Dysentery is a condition in which the intestines, especially the colon, became inflamed often due to the presence of pathogenic bacteria, viruses, protozoa, and parasitic worms. It is accompanied by fever, abdominal pain, rectal tenesmus, foul-smelling stool, and hemorrhagic diarrhea (frequent stools containing blood). The large intestine is the common site of infection and the pathogens and the parasites reach the site when contaminated food, water, or objects are ingested. The presence of these pathogens activates the inflammatory immune response, which in turn causes cramps due to edema (i.e. water leaking from the intestinal capillaries) and damage to the intestinal lining due to the release of cytokines as a natural immune defense mechanism of the host as well as due to the cytotoxin released by certain pathogens, e.g. Shigella. Other pathogens, such as viruses, attack the intestinal cells causing direct damage to the intestine. Due to the damaged intestinal lining there is a malabsorption of nutrients and water. The excess water in the intestinal lumen is released during fecal evacuation and therefore results in a watery stool.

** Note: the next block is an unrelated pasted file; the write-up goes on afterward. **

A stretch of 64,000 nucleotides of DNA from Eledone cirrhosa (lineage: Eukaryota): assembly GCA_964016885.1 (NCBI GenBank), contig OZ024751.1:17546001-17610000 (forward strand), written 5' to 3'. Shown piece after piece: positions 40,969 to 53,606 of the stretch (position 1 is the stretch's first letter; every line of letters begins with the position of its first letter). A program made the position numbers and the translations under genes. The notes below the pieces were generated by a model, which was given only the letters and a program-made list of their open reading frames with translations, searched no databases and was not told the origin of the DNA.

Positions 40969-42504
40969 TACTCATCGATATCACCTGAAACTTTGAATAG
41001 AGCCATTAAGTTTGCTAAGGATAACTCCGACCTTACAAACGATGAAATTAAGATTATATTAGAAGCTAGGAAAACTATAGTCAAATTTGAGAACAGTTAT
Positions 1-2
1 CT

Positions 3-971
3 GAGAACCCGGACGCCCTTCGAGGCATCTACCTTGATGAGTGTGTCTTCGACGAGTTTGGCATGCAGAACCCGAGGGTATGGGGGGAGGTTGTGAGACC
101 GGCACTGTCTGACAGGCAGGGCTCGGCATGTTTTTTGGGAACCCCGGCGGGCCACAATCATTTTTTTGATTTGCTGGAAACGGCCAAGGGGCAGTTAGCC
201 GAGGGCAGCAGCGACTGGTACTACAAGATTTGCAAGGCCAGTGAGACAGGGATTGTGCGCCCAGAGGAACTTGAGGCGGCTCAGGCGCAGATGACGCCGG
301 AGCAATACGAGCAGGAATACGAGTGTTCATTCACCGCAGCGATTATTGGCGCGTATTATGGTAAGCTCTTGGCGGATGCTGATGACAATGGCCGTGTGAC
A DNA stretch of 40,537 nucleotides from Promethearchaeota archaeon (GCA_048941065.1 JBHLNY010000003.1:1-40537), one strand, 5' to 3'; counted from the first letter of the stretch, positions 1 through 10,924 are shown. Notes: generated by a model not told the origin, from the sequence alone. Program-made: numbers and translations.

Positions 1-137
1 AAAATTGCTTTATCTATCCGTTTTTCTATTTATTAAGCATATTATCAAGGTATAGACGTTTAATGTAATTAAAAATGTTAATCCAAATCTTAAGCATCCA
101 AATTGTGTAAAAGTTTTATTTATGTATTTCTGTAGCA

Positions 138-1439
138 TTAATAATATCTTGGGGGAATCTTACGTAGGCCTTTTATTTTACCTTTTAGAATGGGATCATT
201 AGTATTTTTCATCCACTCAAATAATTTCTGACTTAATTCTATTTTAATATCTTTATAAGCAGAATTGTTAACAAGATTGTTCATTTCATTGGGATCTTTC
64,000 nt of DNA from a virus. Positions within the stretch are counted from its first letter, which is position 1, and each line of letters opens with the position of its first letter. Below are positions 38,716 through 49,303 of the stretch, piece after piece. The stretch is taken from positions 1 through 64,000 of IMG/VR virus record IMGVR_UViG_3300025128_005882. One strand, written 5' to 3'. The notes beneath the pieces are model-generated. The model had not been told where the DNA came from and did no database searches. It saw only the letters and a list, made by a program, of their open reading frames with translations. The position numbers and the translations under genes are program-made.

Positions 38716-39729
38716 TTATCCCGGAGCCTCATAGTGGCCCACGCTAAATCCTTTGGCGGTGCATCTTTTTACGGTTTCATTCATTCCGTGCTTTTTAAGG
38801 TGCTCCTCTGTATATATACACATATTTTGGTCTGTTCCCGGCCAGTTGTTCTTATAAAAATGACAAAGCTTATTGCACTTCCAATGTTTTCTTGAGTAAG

Word origin: Greek enteron (intestine)